The grenade consisted of a glass sphere containing about 1 1?2 pounds (680 g) of explosive made of nitroglycerin and additives (this added stability to the mix, as well as giving it its squash-head-like effect) covered in a strong adhesive and surrounded by a sheet-metal casing. When the user pulled a pin on the handle of the grenade, the casing would fall away and expose the sticky sphere. Pulling another pin would arm the firing mechanism and the user would then attempt to attach the grenade to an enemy tank or other vehicle. Letting go of the handle would release a lever that would activate a five-second fuse, which would then detonate the nitroglycerin.

According to the from training manual: This grenade has been introduced for use against light A.F.Vs. It is designed to stick to a suitable target, thus ensuring that the high explosive has its maximum effect. The grenade will NOT stick should the surface be wet or muddy. The grenade is suitable for use at road blocks, positions of ambush, or for dropping from upstairs windows on to tanks. Although the effect of the explosion is localised, the thrower must take cover owing to the blast. For night raids on tank parts, the grenade is an ideal weapon. It can be regarded as a portable demolition charge and planted by hand instead of thrown, so long as the operator retreats in such a direction that he is protected from the explosion. With practice and training, the grenade can be thrown up to about 20 yds.

Churchill wrote a memo in October 1940 which read "Sticky bomb. Make one million". By July 1941, 215,000 sticky bombs had been produced, mainly for use by the Home Guard, but nearly 90,000 had been sent abroad to North and South Africa, the Middle East and to Greece where it did useful service.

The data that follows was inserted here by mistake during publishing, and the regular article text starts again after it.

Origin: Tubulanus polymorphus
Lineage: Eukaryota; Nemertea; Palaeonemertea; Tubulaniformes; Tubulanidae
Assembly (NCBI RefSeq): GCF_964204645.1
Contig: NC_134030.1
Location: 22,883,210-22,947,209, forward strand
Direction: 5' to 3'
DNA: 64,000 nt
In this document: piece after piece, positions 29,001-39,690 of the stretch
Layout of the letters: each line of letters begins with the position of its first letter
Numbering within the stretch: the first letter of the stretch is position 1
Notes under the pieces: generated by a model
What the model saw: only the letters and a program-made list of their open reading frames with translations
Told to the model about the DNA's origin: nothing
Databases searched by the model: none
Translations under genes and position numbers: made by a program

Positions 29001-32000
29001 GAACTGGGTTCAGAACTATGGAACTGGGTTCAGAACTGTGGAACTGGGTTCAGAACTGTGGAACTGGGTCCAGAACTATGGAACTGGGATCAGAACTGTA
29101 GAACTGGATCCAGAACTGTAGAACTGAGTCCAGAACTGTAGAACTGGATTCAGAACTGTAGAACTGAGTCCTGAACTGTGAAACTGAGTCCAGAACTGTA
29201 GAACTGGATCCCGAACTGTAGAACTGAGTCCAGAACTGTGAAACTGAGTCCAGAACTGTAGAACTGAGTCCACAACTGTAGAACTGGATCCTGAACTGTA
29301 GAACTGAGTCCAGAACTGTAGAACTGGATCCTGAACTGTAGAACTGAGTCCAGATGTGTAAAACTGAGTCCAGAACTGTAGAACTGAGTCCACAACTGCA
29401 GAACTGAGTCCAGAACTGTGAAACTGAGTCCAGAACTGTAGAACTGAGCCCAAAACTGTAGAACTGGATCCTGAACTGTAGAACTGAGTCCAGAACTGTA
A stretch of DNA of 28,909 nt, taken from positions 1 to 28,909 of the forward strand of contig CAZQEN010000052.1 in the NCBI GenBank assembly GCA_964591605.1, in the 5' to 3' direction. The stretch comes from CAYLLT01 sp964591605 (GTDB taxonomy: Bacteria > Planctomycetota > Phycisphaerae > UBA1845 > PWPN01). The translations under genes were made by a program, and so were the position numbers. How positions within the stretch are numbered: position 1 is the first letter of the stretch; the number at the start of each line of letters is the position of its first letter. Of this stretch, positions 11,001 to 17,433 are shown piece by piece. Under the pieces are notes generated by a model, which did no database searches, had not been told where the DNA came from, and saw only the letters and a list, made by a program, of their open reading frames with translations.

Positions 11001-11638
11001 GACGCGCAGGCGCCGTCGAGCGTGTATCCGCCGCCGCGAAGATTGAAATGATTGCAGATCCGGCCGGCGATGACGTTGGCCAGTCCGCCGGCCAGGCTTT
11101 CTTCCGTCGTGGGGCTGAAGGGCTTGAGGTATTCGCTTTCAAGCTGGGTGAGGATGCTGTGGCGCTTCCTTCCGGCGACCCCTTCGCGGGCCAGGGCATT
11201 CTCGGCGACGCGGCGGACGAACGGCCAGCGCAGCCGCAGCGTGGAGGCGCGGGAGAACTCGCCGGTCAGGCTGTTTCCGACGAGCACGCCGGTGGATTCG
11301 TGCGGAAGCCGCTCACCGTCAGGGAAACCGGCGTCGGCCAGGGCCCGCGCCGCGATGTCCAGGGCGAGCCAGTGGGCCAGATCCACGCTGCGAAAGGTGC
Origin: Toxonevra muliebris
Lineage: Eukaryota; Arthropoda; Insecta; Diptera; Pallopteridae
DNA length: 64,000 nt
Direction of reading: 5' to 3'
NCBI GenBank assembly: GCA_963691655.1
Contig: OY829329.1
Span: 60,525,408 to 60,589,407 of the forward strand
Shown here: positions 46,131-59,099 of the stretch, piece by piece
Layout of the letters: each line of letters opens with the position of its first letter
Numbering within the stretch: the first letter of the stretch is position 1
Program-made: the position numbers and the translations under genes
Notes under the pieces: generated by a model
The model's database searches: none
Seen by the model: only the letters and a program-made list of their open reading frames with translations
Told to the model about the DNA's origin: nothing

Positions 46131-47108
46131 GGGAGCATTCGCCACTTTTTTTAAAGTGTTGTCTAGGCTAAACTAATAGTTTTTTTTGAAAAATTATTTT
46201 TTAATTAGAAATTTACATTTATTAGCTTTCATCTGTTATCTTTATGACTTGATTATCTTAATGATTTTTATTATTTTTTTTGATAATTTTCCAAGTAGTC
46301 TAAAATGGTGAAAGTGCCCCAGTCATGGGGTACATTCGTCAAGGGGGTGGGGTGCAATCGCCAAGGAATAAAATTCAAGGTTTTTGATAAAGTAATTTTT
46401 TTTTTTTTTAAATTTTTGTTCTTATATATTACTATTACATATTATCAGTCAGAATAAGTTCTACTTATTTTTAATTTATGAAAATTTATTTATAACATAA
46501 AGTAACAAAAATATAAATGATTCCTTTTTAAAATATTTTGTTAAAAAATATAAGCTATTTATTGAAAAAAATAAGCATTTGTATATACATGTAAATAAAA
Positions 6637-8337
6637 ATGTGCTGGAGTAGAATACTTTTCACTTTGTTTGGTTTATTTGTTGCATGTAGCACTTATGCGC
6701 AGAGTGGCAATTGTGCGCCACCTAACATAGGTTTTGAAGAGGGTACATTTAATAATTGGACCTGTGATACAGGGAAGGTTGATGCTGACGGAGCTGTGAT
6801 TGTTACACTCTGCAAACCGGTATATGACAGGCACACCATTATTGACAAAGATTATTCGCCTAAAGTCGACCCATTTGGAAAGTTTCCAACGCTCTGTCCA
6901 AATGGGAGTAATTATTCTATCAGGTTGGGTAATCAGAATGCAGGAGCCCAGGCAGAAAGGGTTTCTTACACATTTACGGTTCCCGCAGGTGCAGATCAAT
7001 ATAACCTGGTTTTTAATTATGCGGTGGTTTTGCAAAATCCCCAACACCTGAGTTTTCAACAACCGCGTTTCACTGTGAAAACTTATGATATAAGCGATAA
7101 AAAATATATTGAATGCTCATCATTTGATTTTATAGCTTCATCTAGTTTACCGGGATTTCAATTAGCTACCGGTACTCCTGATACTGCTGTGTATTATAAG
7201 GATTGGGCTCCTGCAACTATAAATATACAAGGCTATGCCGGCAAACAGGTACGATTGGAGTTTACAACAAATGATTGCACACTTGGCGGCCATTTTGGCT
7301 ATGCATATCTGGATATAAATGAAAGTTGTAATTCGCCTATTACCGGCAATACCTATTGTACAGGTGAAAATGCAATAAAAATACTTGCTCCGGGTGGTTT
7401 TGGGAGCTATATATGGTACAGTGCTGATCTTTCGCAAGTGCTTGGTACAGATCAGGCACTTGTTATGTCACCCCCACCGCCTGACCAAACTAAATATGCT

Operational Use

Although the Ordnance Board had not approved use by the Regular Army, a number of sticky bombs equipped British and Commonwealth units participating in the North Africa campaign where they were used as anti-tank weapons. During the Afrika Korps advance towards the town of Thala in February 1943, they destroyed 6 German tanks. They were issued to the Australian Army, who used them during the New Guinea campaign. They were also supplied to the French Resistance.

"A section of the Royal Durban Light Infantry used these bombs to great effect in what amounted to a battle between men and tanks. The South Africans, armed only with a Bren-gun, a Spandau-gun, a tommy-gun, and anti-tank rifle, sticky bombs, and hand grenades, took on an enemy formation consisting of 28 tanks which was advancing in "W" formation against the position that the section was holding. The South Africans waited until the leading tank was 10 paces away and then pelted it with sticky bombs, setting fire to it and forcing out its crew, who were all shot down. Four tanks were dealt with in this fashion and 28 Germans were killed."
Men Versus Tanks — The Times. 6 August 1942.



The Armadillo was an extemporised armoured fighting vehicle. In 1940 the RAF needed AFVs to protect the airfields and the Armadillo was an ad hoc solution.

The Armadillo was a lorry with a box-like fighting compartment mounted on the back. The box was made of 7/8 inch (22 mm) thick wooden boards measuring about 4 by 5 feet (1.22 by 1.52 m) and standing 4 feet 6 inches (1.37 m) high. Inside this box, was a similar slightly smaller box leaving a gap of 6 inches (15cm) between them which was filled with gravel. The fighting compartment had an open top with a beam across it to support a Lewis Gun on a sliding mount. The drivers and the engine were protected by steel plates.

Most Armadillos had a crew of 5 armed with two Lewis Guns and three rifles.

The fighting compartment was proof against rifle and machine gun bullets but not heavy weapons. This was not seen as a problem, as airborne troops are not expected to have many heavy weapons.

The vehicle had a very poor power-to-weight ration, but luckily the airfields they were to defend were flat hill-less terrain with good runways and taxiways and no boggy ground.